A sitemap guides your website visitors to where they want to go. It’s where they turn if they haven’t found what they are looking from those dropdown menus.
Beyond helping your visitors navigate your website, which should be the primary focus of any marketing effort, there are many other reasons to use a sitemap.
First, it’s important to understand that there are two types of sitemaps:
- XML sitemaps
- HTML sitemaps
What Are XML Sitemaps?
XML sitemaps help search engines and spiders discover the pages on your website.
These sitemaps give search engines a website’s URLs and offer data a complete map of all pages on a site. This helps search engines prioritize pages that they will crawl.
There is information within the sitemap that shows page change frequency on one URL versus others on that website, but it is unlikely that this has any effect on rankings.
An XML sitemap is very useful for large websites that might otherwise take a long time for a spider to crawl through the site.
Every site has a specific amount of crawl budget allocated to their site, so no search engine will simply crawl every URL the first time it encounters it.
An XML sitemap is a good way for a search engine to build its queue of the pages it wants to serve.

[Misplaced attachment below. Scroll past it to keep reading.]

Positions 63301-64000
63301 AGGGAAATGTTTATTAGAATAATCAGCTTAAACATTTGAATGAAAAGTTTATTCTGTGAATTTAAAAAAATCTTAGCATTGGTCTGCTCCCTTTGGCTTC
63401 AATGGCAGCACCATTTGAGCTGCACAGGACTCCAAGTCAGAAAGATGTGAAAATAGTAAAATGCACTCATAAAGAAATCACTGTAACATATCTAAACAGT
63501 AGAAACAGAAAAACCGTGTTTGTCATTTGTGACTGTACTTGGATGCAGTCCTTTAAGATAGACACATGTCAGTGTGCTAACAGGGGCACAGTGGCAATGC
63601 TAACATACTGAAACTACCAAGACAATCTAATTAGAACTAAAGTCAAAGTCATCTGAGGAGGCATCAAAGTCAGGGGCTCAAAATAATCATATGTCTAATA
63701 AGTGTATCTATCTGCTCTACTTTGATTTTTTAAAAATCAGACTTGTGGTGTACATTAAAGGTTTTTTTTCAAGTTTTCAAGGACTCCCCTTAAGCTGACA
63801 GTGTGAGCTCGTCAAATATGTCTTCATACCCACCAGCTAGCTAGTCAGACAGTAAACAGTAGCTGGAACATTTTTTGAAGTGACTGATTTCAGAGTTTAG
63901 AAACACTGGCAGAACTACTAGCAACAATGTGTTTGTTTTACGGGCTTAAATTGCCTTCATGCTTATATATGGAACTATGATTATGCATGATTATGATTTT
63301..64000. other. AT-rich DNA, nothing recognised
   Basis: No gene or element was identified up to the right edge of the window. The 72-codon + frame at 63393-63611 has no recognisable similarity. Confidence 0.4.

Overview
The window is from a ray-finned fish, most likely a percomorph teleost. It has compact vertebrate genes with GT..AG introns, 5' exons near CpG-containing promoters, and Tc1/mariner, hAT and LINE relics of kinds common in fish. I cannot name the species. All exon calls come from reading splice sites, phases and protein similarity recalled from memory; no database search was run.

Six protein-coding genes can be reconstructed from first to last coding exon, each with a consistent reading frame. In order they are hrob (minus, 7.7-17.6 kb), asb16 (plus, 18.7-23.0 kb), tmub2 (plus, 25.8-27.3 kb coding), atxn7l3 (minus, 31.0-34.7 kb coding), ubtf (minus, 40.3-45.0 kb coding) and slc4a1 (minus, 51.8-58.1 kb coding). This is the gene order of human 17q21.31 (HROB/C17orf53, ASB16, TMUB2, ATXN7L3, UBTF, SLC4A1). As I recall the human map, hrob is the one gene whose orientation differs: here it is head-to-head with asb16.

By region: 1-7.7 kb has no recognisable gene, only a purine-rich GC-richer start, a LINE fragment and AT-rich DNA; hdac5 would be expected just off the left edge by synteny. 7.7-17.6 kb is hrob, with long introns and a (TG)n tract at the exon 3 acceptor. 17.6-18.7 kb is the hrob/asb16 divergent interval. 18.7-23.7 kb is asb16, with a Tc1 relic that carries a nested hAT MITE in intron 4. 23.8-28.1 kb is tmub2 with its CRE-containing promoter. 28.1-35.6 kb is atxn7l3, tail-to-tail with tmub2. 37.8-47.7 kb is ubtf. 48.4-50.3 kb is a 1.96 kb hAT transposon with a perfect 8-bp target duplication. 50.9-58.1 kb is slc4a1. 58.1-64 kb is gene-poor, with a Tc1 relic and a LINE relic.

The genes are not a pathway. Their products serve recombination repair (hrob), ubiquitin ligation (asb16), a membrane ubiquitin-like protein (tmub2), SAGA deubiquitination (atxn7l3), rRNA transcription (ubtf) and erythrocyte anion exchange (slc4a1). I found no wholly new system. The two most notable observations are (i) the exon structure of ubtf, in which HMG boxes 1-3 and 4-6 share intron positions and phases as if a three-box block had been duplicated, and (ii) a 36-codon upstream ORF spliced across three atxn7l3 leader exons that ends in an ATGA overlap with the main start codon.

What Are HTML Sitemaps?
HTML sitemaps ostensibly serve website visitors. The sitemaps include every page on the website – from the main pages to lower-level pages.
An HTML sitemap is just a clickable list of pages on a website. In its rawest form, it can be an unordered list of every page on a site – but don’t do that.
This is a great opportunity to create some order out of chaos, so it’s worth making the effort.
Why You Should Leverage HTML Sitemaps
While you may already use an XML sitemap – and some insist that an HTML sitemap is no longer necessary – here are seven reasons to add (or keep) an HTML sitemap.
1. Organize Large Websites
Your website will grow in size.
You may add an ecommerce store with several departments or you may expand your product portfolio. Or, more likely, the site just grow as new people are added to a company.
However, this can lead to confusion for visitors who are then confused about where to go or what you have to offer.
The HTML sitemap works in a similar way to a department store or shopping mall map.
The sitemap is a great way for the person maintaining the sitemap to take stock of every page and make sure it has its rightful home somewhere in the site.
This is the directory for users that can’t find the pages they are looking for elsewhere on the site and, as a last resort, this should help them get there. – Read more